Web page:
However, most people in Texas will have more property than that, and they are going to need wills. For many of those people, a will can be sufficient on its own. However, even if a will is sufficient, you also need a plan to go along with the will. When putting a will together, it is essential to seek the counsel of an experienced Texas estate planning attorney, who can ensure that your will has all of the wording and provisions necessary to execute your estate in accordance with your goals and wishes.

How Often Should I Be Reviewing My Estate Planning Documents? Can I Make Changes Or Updates To My Estate Planning Documents At Any Time?

I recommend that people pull out their estate planning documents about every 5 to 7 years for review. That time span is long enough for many changes to occur. Your family situation could have changed, your financial situation could have changed, and even the law could have changed. As such, it is always good to review your estate planning documents every 5 to 7 years (or whenever else you know a large change has occurred in your life, in your financial situation, or in the law), to ensure that they still meet your needs.

You can make changes to estate planning documents at any time, and it is quite easy to do. When making changes to these documents, you can either:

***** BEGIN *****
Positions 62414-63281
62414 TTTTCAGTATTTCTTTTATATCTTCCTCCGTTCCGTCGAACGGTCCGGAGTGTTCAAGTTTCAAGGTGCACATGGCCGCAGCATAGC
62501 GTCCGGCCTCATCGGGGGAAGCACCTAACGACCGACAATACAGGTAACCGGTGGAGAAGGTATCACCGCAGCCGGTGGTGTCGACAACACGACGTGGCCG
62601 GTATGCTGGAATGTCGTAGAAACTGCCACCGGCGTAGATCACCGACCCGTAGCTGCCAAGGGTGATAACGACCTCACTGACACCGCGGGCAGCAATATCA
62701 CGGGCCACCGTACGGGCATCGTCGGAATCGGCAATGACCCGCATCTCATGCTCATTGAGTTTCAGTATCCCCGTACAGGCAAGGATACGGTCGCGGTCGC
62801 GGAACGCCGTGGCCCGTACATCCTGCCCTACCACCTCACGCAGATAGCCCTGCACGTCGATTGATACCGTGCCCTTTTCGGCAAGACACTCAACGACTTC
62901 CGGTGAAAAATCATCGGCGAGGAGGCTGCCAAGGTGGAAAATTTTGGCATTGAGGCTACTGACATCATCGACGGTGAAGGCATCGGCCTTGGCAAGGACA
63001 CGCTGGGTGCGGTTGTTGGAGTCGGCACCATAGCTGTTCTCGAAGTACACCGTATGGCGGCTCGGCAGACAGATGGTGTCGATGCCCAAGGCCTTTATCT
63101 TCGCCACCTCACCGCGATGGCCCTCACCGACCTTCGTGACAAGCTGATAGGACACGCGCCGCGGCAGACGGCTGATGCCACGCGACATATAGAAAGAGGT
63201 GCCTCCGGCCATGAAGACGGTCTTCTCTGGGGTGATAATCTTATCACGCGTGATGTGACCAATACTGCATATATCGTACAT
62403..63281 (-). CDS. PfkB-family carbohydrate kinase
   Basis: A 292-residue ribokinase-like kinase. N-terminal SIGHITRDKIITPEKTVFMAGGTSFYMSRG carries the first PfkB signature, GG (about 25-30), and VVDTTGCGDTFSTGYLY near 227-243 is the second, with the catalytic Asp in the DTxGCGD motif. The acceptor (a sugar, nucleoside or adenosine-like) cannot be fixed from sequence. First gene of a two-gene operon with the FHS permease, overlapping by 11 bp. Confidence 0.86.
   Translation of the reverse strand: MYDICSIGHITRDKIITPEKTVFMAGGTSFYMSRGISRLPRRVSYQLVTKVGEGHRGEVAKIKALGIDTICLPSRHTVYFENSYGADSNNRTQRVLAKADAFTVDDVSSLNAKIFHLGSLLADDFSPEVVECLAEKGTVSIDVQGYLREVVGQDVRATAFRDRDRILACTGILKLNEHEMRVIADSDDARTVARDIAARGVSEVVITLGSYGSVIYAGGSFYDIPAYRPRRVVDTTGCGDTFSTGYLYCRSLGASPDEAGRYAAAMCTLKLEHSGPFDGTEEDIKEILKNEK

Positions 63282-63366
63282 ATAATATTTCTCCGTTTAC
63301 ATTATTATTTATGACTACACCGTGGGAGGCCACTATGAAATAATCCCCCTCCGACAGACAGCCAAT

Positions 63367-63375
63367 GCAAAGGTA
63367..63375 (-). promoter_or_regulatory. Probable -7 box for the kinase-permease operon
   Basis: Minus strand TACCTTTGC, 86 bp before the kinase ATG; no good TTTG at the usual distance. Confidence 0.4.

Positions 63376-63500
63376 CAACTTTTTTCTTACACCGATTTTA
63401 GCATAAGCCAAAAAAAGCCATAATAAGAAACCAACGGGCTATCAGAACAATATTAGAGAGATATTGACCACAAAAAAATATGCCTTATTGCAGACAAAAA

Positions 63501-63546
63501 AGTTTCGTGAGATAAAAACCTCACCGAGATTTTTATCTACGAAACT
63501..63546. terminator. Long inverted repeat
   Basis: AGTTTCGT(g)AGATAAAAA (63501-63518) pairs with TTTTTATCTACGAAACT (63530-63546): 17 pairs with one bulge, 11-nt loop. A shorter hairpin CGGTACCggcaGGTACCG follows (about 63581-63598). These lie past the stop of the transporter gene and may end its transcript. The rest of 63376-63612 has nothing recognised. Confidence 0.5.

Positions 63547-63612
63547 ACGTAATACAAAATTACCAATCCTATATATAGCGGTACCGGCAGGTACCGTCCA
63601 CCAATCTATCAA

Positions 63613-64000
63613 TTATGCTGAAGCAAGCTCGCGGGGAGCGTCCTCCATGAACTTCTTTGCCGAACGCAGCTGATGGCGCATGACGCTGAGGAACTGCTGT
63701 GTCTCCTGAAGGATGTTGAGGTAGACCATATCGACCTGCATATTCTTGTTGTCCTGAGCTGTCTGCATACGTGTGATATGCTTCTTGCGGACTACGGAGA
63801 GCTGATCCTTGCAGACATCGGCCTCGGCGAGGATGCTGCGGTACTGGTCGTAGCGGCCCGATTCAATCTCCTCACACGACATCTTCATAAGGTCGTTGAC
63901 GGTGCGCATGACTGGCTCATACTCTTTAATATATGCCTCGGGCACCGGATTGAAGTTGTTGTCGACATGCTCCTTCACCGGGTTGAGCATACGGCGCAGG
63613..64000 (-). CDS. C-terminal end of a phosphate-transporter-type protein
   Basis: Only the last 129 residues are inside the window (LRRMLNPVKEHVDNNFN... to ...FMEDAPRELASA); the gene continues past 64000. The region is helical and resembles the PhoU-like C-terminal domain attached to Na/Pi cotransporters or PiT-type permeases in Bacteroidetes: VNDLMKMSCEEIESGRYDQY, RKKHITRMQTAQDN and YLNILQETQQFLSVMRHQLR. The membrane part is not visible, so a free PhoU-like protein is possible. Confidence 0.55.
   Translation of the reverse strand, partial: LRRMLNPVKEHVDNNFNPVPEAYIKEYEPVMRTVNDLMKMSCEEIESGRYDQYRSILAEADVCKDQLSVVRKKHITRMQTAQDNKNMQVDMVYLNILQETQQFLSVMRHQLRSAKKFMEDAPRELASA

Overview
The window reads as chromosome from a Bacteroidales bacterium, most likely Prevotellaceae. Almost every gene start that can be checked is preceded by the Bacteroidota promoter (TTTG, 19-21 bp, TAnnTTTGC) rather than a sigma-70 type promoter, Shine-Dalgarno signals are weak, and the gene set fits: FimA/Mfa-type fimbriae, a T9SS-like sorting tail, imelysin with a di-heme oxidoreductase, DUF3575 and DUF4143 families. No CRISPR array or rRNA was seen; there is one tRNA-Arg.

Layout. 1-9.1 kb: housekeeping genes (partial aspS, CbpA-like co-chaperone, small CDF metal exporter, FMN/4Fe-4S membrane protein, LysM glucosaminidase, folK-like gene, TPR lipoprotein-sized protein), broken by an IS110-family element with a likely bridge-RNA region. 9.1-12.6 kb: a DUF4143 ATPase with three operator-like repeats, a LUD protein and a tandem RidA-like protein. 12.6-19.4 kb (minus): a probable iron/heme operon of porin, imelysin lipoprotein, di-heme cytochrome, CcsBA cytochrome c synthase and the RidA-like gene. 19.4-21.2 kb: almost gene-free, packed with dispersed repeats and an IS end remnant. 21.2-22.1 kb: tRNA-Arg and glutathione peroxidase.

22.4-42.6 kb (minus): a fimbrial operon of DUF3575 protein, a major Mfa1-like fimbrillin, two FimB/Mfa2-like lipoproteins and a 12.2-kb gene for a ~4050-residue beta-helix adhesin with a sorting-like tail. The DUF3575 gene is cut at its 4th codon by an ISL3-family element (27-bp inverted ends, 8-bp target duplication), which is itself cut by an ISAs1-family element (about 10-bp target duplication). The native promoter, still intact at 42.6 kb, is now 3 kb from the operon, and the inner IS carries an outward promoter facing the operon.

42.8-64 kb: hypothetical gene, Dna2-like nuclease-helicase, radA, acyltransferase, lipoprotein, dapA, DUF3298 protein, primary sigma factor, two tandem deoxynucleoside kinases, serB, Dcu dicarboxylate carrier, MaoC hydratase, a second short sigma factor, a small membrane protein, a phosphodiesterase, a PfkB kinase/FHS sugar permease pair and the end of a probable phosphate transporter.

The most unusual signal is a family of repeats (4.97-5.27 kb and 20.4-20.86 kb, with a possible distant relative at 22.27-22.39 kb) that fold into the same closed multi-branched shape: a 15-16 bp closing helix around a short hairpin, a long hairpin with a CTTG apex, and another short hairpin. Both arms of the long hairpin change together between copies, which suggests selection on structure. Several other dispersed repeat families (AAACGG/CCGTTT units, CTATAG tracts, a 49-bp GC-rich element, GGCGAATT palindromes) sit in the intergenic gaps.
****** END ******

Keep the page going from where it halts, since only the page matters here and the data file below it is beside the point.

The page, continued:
• Execute a new will
  • Execute a codicil
  • Execute an amendment to your living trust
  • Update your ancillary documents

Even though changing these documents can be pretty easy, I still recommend seeking the help and counsel of an attorney in doing so. It is essential that these changes are executed properly. The consequences for improper execution of changes to estate planning documents can be dire. Therefore, it’s always best to at least pass the documents by an attorney before assuming they are up-to-par.

When Is The Best Time To Begin Your Estate Planning, Or To Start Setting Up Your Estate Planning Documents? Is It Ever Too Early? Is It Ever Too Late?

I don’t think it’s ever too early to start setting up your estate planning documents. The problem I generally find is that no one never wakes up on a bright sunny day and says, “Hey, I think I’ll do my will today”.

It can be disturbing and/or uncomfortable to deal with probate and estate planning issues, since it means dealing with mortality. Many times, this leads people to put off estate planning tasks, sometimes until it’s too late to avoid massive pitfalls.

As far as I’m concerned, as soon as you own property, it becomes essential to set up an estate plan. This is especially true if you don’t have a traditional family and don’t want the state to decide who receives your belongings and how.

I also believe that all adults should have disability documents in place once they are no longer minors, usually at age 18. Personally, I asked each of my children to sign Powers of Attorney as soon as they turned 18, just in case of an emergency where those documents might be necessary.